Incumbent Russian leader Vladimir Putin is set to secure a resounding victory in the Russian presidential election, according to partial results made public by the electoral commission.
Vladimir Putin is now leading with over 76 percent of the vote, well above the simple majority needed to avoid a run-off.
First-time Communist Party candidate Pavel Grudinin is running second with close to 12 percent of the vote, while veteran nationalist politician Vladimir Zhirinovsky, who first ran against Boris Yeltsin in 1991, rounds out the top three with about six percent.
The early results are in line with exit-polls conducted by Russian polling agencies FOM, which predicted Putin would take 77 percent of the vote, and VCIOM, which forecast a final share of 73.9 percent for the current president.
Shortly after the first results were announced, Vladimir Putin addressed his supporters at a massive anniversary rally in Moscow’s Red Square, marking Crimea's reunification with Russia, and talked to reporters in his election campaign HQ. He thanked his backers and answered questions on the hottest political issues.
Putin was first elected to the Kremlin in 2000, and again four years later. Constitutionally barred from serving more than two consecutive terms, he did not run in 2008, the same year presidential terms were extended from four years to six years. Putin won 63.6 percent of the vote in 2012, and, if the early results are confirmed, he will now stay in his post until 2024, the year he turns 72.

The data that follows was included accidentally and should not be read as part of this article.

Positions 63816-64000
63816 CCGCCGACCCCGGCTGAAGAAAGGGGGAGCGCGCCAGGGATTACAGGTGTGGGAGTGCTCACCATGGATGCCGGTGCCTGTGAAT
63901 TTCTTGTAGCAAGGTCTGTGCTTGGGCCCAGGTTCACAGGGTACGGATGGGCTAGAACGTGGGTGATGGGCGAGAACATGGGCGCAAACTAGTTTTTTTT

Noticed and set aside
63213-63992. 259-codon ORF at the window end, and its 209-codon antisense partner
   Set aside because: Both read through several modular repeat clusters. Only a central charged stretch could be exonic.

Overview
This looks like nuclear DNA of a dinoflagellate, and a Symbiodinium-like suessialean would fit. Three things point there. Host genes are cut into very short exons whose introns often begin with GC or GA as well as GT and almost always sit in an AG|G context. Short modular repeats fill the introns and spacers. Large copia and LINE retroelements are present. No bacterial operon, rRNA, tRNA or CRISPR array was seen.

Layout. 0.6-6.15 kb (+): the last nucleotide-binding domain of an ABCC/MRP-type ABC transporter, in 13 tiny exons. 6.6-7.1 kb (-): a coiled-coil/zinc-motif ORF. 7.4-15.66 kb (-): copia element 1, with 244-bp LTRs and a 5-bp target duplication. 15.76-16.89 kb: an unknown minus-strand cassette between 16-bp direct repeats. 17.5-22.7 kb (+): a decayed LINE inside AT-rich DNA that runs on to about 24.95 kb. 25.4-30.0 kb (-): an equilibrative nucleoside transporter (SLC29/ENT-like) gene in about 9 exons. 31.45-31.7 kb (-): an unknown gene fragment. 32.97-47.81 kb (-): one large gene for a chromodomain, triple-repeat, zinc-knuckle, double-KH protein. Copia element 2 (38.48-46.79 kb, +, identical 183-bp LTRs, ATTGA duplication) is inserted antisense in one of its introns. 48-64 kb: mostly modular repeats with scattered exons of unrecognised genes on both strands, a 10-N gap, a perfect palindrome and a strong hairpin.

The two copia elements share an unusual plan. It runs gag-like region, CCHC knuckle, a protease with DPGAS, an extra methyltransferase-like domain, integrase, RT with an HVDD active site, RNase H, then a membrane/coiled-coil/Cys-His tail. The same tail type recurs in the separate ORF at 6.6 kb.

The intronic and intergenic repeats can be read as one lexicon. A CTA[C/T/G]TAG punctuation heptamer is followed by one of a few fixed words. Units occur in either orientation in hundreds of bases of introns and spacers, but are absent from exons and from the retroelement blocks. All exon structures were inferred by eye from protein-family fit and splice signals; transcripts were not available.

Vladimir Putin on Sunday stormed to victory in Russia’s presidential election on Sunday, giving him another six years in power, as Moscow’s relations with the West plunge to new Cold War lows.
Putin, who has ruled Russia for almost two decades, won more than 75 percent of the vote according to preliminary results, but the opposition cried foul.
From Soviet comparisons to accusations of authoritarianism, mainstream coverage of Russia’s presidential election has barely changed since 2004, though mentions of the UK spy poisoning scandal did add a fresh layer of insinuation.
As Putin was thanking his supporters for a landslide victory from the stage in Red Square, Western outlets rolled out long, pre-written news stories, liberally mixing reporting and opinion.
“The vote was tainted by widespread reports of ballot-box stuffing and forced voting, but the complaints will likely do little to undermine Putin,” wrote AP’s lead report. “The Russian leader’s popularity remains high despite his suppression of dissent and reproach from the West over Russia’s increasingly aggressive stance in world affairs and alleged interference in the 2016 U.S. election.”
The Washington Post called Sunday’s vote an “elaborate presidential-election-day spectacle” that sought “to legitimize the election,” which “critics described as a charade,” by boosting the turnout as “a lack of suspense or popular opposition candidates threatened to keep people home.”
Calling the election a “hollow exercise,” the New York Times reached for the most predictable of parallels.
“Gone were the Soviet days when there was just one name on the ballot and the winner habitually harvested 99 percent of the vote. The spirit was similar, however, with pictures of Mr. Putin and his campaign slogan, ‘Strong president, strong Russia,’ blanketing the country,” it wrote.
In its top report. CNN said that Putin “seeks tighter grip on power,” while also reminding its readers that “he is already the country’s longest-serving leader since the Soviet dictator Joseph Stalin” (which is not actually true – that would be Leonid Brezhnev). CNN added that Putin is “banking on confrontation with international players this election.”
Rupert Murdoch’s News Corp Australia didn’t even bother with such nuances, calling Putin a straight-up “dictator,”though the article was later amended to merely describe the vote as “inevitable.”